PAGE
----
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Hepatitis C screening in hospitals: find the missing patients

Liu, Lili, Xu, Hongqin, Hu, Yue, Shang, Jia, Jiang, Jianning, Yu, Lei, Zhao, Caiyan, Zhang, Dazhi, Zhang, Xinxin, Li, Junfeng, Li, Wei, Wu, Yanan, Hu, Diefei, Wang, Xiaofang, Zhao, Qian, Zhang, Qiongfang, Luo, Wenqiang, Chen, Jia, Zhang, Donghua, Zhou, Wei, Niu, Junqi
Virology journal 2019 v.16 no.1 pp. 47
Hepatitis C virus, antibodies, confidence interval, females, hepatitis C, hospitals, males, neoplasms, patients, screening, seroprevalence, China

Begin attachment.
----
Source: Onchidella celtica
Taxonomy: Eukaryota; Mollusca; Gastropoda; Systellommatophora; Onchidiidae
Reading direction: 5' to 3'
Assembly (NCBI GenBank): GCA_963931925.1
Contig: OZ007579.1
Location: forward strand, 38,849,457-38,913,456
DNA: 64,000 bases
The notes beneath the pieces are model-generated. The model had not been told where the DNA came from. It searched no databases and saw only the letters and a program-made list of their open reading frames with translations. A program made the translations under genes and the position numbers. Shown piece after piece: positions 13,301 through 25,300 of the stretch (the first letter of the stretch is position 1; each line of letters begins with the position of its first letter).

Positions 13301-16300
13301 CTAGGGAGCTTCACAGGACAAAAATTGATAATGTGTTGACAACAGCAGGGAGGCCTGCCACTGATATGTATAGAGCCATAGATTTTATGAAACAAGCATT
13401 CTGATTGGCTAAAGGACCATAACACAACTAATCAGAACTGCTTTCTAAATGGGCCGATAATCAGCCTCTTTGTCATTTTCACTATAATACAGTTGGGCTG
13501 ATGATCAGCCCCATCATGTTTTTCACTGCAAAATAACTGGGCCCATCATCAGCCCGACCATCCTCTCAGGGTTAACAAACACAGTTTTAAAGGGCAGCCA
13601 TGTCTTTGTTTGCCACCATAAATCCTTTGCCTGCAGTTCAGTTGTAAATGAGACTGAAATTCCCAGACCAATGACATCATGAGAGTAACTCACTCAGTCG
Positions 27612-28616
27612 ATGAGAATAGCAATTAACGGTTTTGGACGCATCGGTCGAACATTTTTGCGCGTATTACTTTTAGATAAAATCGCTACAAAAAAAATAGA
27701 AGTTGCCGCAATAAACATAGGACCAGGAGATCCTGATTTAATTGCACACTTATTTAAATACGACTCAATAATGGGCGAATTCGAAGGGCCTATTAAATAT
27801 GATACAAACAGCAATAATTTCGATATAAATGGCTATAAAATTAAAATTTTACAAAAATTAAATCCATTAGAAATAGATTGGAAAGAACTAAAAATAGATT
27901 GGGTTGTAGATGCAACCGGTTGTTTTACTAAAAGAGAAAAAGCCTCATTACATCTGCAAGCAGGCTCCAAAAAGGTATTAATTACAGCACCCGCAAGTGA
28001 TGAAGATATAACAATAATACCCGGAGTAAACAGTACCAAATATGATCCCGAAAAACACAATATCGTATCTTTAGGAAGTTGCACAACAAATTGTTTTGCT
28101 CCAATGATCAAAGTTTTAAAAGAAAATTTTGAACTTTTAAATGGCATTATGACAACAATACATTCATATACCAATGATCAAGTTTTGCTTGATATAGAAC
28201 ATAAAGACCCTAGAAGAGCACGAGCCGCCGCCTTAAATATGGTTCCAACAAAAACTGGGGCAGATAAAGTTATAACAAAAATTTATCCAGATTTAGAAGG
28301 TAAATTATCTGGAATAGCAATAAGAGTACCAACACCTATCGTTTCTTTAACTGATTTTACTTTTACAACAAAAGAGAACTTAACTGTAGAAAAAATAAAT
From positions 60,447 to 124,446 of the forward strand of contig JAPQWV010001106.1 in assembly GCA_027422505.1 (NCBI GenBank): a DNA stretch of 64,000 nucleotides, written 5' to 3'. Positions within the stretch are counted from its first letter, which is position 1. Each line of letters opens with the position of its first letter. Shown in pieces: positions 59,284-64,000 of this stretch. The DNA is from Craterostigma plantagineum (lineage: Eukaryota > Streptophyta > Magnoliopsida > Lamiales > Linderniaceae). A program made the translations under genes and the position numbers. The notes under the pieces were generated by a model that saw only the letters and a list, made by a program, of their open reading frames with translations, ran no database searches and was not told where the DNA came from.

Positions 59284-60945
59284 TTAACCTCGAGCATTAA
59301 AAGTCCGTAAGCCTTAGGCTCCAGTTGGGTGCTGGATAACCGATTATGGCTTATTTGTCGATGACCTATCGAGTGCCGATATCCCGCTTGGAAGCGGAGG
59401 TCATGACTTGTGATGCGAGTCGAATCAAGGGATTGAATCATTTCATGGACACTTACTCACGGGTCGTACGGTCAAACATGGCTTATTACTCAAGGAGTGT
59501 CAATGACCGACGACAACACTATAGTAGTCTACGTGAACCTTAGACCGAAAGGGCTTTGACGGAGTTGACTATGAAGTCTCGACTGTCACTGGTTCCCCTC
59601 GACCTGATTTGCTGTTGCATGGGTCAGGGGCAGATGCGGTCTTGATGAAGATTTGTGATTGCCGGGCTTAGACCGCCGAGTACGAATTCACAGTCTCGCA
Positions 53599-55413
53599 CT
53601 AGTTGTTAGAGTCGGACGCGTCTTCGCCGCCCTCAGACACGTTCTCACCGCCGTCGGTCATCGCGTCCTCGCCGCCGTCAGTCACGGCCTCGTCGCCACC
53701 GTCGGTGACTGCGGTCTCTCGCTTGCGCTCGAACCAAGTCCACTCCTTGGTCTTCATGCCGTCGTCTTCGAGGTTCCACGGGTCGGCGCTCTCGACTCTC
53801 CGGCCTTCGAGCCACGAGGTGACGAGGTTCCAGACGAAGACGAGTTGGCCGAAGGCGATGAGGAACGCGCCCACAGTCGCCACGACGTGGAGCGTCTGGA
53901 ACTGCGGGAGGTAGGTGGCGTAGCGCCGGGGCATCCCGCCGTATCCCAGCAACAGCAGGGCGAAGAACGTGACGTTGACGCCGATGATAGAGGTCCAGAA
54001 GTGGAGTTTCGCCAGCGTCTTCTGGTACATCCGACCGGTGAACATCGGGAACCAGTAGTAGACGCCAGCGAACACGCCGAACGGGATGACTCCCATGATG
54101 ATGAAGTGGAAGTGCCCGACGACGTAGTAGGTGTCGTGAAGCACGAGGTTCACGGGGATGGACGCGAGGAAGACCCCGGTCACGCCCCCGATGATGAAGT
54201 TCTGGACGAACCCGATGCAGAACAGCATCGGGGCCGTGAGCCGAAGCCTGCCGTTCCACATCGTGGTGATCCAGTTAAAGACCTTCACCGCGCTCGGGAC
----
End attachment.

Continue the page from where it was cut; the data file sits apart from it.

BACKGROUND: Hepatitis C virus (HCV) infection is one of the leading causes of liver cancer, creating enormous economic and social burdens. The Chinese government recommends routine screening of inpatients for HCV before invasive procedures to prevent iatric infections. However, the diagnosis and treatment rates for HCV remain low. The aim of this study was to use available routine screening data to understand the HCV screening of inpatients in different regions of China. METHODS: Inpatient information and HCV screening results were collected from January 2016 to December 2016 at eight tertiary hospitals in different regions of China to compare the HCV-positivity of hospitalized patients among different regions and age groups. RESULTS: The HCV screening rate of inpatients was more than 50%. A total of 467,008 inpatients were enrolled in the study (51.20% were male), and the HCV antibody (anti-HCV) -positive rate was 0.88% (95% confidence interval [CI], 0.85–0.91%) among the total population. This rate was significantly higher among all males compared with all females (0.91% vs 0.85%). Moreover, the HCV antibody-positive rate increased with age and was highest for the 60–64-year age group. Notably, 90.14% (3722/4129) of the anti-HCV seropositive patients were 40 years of age or older. HCV screening for people over 40 years old is recommended. CONCLUSIONS: This study highlights the key role of routine examination for HCV infection in hospitalized patients. Full use of inpatient screening results to manage HCV antibody-positive patients and a screening strategy targeting inpatients 40 years and older were found to be low-cost and effective, which will help to find the missing millions of yet unaware patients and also accelerate the elimination of HCV in China.